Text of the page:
(1,351,797)

4,261,539

Product C

174,000

191,400

210,540

523,559

(192,256)

606,086

271,860

299,046

328,951

818,016

(300,383)

946,956

Product D

290,000

319,000

350,900

872,599

(320,426)

1,010,143

362,500

398,750

438,625

1,090,749

(400,532)

1,262,678

Product E

174,000

191,400

210,540

523,559

(192,256)

606,086

271,860

299,046

328,951

818,016

(300,383)

946,956

Product F

638,000

701,800

771,980

1,919,718

(704,937)

2,222,314

638,000

701,800

771,980

1,919,718

(704,937)

2,222,314

Table 4 : Calculated Present Worth, Annual Worth and Future Worth for each Product Port Folio and ‘Make or Buy’ Alternatives

Selection of the preferred alternatives

From the above calculation, the accumulative values for all resource requirement is as below:

PW(Make), accumulative [SGD]

AW(Make), accumulative [SGD]

FW(Make), accumulative [SGD]

PW(Buy), accumulative [SGD]

AW(Buy), accumulative [SGD]

FW(Buy), accumulative [SGD]

8,115,171

(2,979,960)

9,394,325

10,727,425

(3,939,202)

12,418,335

Table 5 :Accumulative Present Worth, annual Worth and Future Worth for ‘Make’ and ‘Buy’

From the calculation, actually the Annual Worth (AW) is showing negative value, that in theory will say that the program is economically not justified. However, this calculation result may come for there is no investment considered.

The values for both Present Worth (PW) and Future Worth (FW) is ≥ 0 and according to [1] it is economically justified. From the table above, the proportions af PW and FW are the same for both ‘Make’ and ‘Buy’.

Performance Monitoring & Post Evaluation of Results

Based on the calculation made, still ‘Make’ is the better solution, since overall the Annual Worth is giving less negative value, considering that all assumptions are the same for ‘make’ and ‘buy’.

References:

  1. Sullivan, William G., Wicks, Elin M. & Koelling, C. Patrick (1942), Engineering Economy 15th Edition, Singapore: Prentice Hall, Inc.
  2. Michael Bassard & Diane Riter (2010), The Memory Jogger 2nd Edition, Canada, GOAL/QPC
  3. John K. Hollmann, PE CCE (2006), Total Cost Management Framework, A Process for Applying the Skills and Knowledge of Cost Engineering 1st Edition, USA, AACE International – The Association for the Advancement of Cost Engineering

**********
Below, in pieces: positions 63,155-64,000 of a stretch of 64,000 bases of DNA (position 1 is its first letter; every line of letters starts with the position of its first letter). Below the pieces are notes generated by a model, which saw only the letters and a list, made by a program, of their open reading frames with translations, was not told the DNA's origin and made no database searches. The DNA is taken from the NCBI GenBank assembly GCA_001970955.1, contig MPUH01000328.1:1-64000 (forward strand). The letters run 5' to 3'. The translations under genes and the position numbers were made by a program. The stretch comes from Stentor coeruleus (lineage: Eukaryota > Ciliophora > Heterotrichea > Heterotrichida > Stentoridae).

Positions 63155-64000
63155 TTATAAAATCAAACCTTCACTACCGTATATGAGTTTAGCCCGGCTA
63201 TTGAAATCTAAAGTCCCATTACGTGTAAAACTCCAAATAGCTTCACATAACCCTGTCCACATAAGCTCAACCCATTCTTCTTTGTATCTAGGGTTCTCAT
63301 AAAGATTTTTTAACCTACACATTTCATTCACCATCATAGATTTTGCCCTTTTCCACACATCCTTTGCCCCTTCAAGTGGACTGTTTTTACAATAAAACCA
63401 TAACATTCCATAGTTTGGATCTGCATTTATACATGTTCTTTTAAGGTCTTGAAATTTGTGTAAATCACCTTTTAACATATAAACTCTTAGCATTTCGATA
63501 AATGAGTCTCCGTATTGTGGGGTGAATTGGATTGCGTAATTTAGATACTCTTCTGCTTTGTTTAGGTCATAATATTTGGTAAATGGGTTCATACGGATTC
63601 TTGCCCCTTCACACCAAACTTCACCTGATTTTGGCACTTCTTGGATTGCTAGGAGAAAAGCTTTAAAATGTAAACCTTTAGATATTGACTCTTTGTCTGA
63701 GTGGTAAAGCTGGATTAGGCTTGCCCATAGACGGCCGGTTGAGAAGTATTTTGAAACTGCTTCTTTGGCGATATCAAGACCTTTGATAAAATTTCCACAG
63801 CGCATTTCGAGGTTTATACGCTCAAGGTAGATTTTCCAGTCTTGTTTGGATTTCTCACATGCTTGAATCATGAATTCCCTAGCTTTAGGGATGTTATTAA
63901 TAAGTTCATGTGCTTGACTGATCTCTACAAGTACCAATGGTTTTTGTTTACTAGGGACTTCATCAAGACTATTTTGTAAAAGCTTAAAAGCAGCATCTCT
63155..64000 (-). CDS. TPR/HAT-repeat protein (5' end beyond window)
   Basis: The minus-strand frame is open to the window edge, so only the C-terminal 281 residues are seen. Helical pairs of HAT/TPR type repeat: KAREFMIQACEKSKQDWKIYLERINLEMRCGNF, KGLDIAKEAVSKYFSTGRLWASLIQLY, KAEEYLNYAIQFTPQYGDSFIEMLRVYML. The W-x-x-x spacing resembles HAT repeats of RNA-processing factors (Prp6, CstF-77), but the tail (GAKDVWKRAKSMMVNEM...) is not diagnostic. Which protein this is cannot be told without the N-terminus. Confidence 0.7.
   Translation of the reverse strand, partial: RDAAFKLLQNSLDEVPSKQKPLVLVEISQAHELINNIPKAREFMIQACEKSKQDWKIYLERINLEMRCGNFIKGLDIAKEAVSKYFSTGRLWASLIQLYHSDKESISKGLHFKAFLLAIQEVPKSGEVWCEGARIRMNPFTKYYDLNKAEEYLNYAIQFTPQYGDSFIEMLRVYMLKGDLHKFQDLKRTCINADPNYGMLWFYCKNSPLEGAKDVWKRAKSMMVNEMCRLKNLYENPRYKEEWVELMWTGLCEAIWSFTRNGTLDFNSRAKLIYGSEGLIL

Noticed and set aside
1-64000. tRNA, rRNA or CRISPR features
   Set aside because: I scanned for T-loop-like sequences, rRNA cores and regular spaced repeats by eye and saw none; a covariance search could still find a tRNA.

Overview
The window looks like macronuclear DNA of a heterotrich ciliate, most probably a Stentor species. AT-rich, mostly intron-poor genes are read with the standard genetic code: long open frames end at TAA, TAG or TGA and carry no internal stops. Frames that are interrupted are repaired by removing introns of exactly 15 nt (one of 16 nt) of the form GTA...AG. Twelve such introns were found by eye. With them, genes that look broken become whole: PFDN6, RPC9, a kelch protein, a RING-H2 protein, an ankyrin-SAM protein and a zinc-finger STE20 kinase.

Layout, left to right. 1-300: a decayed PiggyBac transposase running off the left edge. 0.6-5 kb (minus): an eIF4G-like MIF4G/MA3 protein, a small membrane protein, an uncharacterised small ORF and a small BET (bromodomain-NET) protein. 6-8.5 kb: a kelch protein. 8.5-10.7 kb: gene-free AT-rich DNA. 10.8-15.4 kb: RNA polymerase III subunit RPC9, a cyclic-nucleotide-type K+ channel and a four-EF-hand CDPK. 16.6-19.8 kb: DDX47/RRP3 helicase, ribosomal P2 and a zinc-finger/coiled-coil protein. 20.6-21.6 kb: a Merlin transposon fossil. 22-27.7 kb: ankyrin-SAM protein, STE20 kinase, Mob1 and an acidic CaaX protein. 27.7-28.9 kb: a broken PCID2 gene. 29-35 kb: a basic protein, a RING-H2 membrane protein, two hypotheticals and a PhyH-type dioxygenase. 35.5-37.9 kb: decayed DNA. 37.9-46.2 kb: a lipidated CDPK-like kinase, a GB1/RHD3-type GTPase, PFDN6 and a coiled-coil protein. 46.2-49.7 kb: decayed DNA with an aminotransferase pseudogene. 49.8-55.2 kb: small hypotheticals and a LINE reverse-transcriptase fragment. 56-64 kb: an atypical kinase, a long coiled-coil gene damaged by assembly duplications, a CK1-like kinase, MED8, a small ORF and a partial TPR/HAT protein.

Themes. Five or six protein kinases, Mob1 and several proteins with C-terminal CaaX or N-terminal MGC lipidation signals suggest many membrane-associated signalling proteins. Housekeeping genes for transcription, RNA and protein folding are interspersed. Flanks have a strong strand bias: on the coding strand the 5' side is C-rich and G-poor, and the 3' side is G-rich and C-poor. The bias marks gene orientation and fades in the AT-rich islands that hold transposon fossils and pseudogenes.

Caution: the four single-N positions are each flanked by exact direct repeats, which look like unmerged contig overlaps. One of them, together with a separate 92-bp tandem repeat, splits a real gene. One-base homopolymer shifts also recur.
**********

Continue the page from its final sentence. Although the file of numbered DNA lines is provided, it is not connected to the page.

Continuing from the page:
4. Paul D. Giammalvo CDT, PMP, CCE, MScPM, PhD (2007), Thesis, Is project management a profession? If yes, where does it fit in and if not, what is it?
  5. Graduate Employment Survey, retrieved from http://www.transitioning.org/2010/04/07/graduate-employment-survey-2009-published-2010-salary-sg
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About Lilly Wasitova

Goal oriented professional who like to have fun
This entry was posted in Lilly Wasitova, Week #6. Bookmark the permalink.

One Response to W.6_Lilly Wasitova_Value of Resources

  1. DrPDG says:

    Well, you really did an excellent job of setting up the problem, Bu Lilly!!! And I will be happy to give you credit, PROVIDED that in the next blog posting, you identify, explain and fix the underlying reason that you ended up with a negative NPV. Shouldn’t a negative NVP tell us something is MISSING from this equation….?? What do you think it is?

    WHY do you think you ended up with a NEGATIVE NPV? Root cause analysis?

    HINT: Does what a person is PAID have little or no relevance to WHAT? Asked another way, what REALLY IMPORTANT number could you measure that WILL (or at least SHOULD) generate a positive NPV. More hints- http://www.investopedia.com/university/ratios/operating-performance/ratio2.asp or http://www.massmac.org/newsline/0707/McKinsey.pdf

    Bottom line- RIGHT tool/technique, WRONG input data….. GIGO…. Garbage In, Garbage Out….

    I leave you with my favorite quote from Albert Einstein…. “http://www.brainyquote.com/quotes/quotes/a/alberteins100201.html”

    BR,
    Dr. PDG, Lagos, Nigeria